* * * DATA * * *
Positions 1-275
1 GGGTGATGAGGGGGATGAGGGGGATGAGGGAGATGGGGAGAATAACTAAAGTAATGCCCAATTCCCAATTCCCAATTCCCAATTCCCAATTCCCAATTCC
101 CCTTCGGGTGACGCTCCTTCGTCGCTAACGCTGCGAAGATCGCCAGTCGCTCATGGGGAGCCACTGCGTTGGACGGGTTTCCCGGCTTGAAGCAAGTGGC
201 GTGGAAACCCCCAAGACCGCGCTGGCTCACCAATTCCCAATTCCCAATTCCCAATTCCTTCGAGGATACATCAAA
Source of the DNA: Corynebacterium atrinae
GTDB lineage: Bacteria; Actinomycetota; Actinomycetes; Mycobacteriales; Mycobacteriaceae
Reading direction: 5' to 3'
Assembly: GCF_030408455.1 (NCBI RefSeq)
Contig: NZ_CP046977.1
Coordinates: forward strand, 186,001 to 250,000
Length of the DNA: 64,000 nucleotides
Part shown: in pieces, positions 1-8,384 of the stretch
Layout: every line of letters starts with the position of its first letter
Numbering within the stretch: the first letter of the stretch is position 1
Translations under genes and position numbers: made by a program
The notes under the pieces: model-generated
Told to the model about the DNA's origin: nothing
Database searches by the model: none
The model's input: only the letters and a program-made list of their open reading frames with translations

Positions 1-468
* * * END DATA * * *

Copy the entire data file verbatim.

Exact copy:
Positions 1-275
1 GGGTGATGAGGGGGATGAGGGGGATGAGGGAGATGGGGAGAATAACTAAAGTAATGCCCAATTCCCAATTCCCAATTCCCAATTCCCAATTCCCAATTCC
101 CCTTCGGGTGACGCTCCTTCGTCGCTAACGCTGCGAAGATCGCCAGTCGCTCATGGGGAGCCACTGCGTTGGACGGGTTTCCCGGCTTGAAGCAAGTGGC
201 GTGGAAACCCCCAAGACCGCGCTGGCTCACCAATTCCCAATTCCCAATTCCCAATTCCTTCGAGGATACATCAAA
Source of the DNA: Corynebacterium atrinae
GTDB lineage: Bacteria; Actinomycetota; Actinomycetes; Mycobacteriales; Mycobacteriaceae
Reading direction: 5' to 3'
Assembly: GCF_030408455.1 (NCBI RefSeq)
Contig: NZ_CP046977.1
Coordinates: forward strand, 186,001 to 250,000
Length of the DNA: 64,000 nucleotides
Part shown: in pieces, positions 1-8,384 of the stretch
Layout: every line of letters starts with the position of its first letter
Numbering within the stretch: the first letter of the stretch is position 1
Translations under genes and position numbers: made by a program
The notes under the pieces: model-generated
Told to the model about the DNA's origin: nothing
Database searches by the model: none
The model's input: only the letters and a program-made list of their open reading frames with translations

Positions 1-468